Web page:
The Actress and the Hunter: two (very different) classic movies

The movie poster for All About Eve is captioned "It's All About Women... and Their Men!" and shows actors and actresses from the film walking side by side, with colorful directional arrows pointing from pair to pair, and red stylized hearts above where the heart would be on each person.

With all these brand new films coming to DVD, there’s never been a better time to pop some corn, turn the lights down, and watch some movies…from the 1950s.

Yes, ignoring all the coolest and hippest new releases, I recently watched two black and white Hollywood classics, one with a moving ensemble cast figuring out fame and love and another with an all-time terrifying performance. 

All About Eve (1950) tells a familiar story, one that could be told in any decade since its release, including our own. Bette Davis plays a stage actress, Margo, who receives the attention of a die-hard fan – the titular Eve, played by Anne Baxter. As a fan of all of Margo’s stage productions, Eve eagerly waits outside the back of the theater, hoping for a chance to meet her idol. When the two finally do cross paths, Margo finds a kindred spirit in the young fan, who quickly joins her entourage as an assistant.

But of course, Eve isn’t as simple as that – she wants to be an actress, and from their meeting until the end of the film, the lives of Margo and Eve merge, split, and change dramatically (pun intended). See, Margo is fully aware that she’s aging in a world that (unjustly) has little use for an older actress, and as Eve’s ambitions become clear, she finds herself at a crossroads of her career and life. 

Davis’ performance is really astounding: equally sharp and sad, but never veering into melodrama, never into cliché. And the depth of her performance is brought out by the ensemble cast. Her dear friend, Karen (Celeste Holm), offers sensible but snarky advice; her boyfriend (Hugh Marlowe, Davis’ real-life husband (at the time)), remains her love and her rock, amid all the chaos. Around them orbit a smattering of New York and Hollywood types, friendly and otherwise, who make this bygone era feel as wildly alive as any contemporary film.

The structure of the film is narrated by these characters, each giving their perspective as the tale is woven. Even Eve evolves through the film, from fan to friend to foe. Yet, even she is treated fairly by the film, and we understand her by the closing. That’s perhaps what is most timeless and remarkable here: All About Eve shows these characters as people, in as fair a light as any deserve. 

The movie poster for "The Night of the Hunter" shows Robert Mitchum holding a small girl clutching a rag doll, with light streaming in to illuminate the pair in a dark room.

In Night of the Hunter (1955), the light shines a bit more dimly on its cast, with a story as shockingly dark as the era might permit. This is not one for the kiddos (though there’s nothing visually or verbally explicit).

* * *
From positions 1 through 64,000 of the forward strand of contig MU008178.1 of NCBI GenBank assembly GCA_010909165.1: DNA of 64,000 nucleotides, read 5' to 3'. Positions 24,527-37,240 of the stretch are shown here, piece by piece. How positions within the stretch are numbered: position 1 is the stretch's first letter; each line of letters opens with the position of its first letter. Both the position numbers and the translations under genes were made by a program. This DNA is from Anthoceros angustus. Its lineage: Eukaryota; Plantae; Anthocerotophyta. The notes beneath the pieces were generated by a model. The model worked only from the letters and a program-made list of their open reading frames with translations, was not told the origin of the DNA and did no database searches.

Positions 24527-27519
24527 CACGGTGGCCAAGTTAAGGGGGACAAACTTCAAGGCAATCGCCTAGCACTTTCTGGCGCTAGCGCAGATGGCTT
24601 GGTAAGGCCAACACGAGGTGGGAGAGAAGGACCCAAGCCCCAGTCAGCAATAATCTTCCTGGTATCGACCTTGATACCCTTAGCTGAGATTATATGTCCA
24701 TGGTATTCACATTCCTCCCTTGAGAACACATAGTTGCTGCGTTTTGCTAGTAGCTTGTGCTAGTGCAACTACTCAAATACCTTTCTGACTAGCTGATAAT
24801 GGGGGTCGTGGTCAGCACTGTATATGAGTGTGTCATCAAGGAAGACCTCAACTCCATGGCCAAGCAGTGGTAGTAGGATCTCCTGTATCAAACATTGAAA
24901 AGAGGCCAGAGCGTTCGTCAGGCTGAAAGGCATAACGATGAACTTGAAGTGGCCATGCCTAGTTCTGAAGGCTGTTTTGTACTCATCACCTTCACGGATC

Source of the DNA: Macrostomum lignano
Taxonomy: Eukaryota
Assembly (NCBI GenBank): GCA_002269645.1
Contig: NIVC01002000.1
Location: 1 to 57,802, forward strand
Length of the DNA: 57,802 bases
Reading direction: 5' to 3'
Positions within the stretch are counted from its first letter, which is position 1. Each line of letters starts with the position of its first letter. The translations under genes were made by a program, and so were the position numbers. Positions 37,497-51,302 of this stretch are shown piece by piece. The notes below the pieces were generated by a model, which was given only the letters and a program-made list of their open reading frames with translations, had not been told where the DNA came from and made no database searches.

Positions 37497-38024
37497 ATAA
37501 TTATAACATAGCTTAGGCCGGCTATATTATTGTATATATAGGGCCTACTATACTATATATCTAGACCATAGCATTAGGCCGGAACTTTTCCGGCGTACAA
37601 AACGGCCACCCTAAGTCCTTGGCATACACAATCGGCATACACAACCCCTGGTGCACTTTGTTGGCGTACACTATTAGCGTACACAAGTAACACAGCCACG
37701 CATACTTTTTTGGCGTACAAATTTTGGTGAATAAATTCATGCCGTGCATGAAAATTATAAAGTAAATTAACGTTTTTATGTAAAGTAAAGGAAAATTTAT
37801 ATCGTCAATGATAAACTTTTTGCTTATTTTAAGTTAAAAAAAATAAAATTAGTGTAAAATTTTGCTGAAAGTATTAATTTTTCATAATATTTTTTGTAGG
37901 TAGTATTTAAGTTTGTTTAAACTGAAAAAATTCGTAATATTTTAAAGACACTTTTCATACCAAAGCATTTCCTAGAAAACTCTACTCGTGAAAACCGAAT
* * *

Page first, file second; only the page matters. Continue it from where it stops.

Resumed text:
Robert Mitchum plays Harry Powell, a depression-era traveling minister, who is quick to spin a yarn and quicker to pick a pocket. Based on a real story (as much as that means), Powell finds himself in jail for a little bit of grand theft auto and bunks with a condemned bank robber, Harper. Before his arrest and trial, Harper hid the stolen $10,000, entrusting its secret location to his young children. And Powell, being a man of opportunity, wants that money, even if Harper won’t give it up. 

After Harper’s execution and Powell’s release, the fake minister finds the dead man’s town and his widow, Willa (Shelley Winters). So far, the film has been a series of disconnected and brief scenes. But this meeting is where the film reaches its central conflict: an amoral man pretending to be decent, a downtrodden family needing a savior, and $10,000 to be found. I won’t spoil how it unfolds beyond this point, but I would say Night of the Hunter becomes as surprising, terrifying, and visually striking as any of today’s thrillers. (I mean, Powell often soliloquys with his pocket knife, as if it were Yorick’s skull, if that’s any indication.)

This rising horror is owed almost entirely to Mitchum, who plays the minister Powell in the most slimy, threatening, and unpredictable way. It’s not unlike Robin Williams’ performance in One Hour Photo, or Bryan Cranston in Breaking Bad, where the actor seems willing to go as far as the script allows and then further. Though this film is currently sixty-seven years old, I still had no idea what would happen, or how it would happen, and when it all did finally happen, I was a bit shaken.

So there you go – two options for a classic film night. Both of these are foundational films, inspiring dozens of movies in the coming decades, but couldn’t be more different and wonderful to watch, even a lifetime after their original release.

All About Eve and Night of the Hunter are available on DVD from HCLS. 

Khaleel has worked at the Miller Branch since 2015, though he’s been back and forth between HCLS and high school, college, and graduate school since 2003.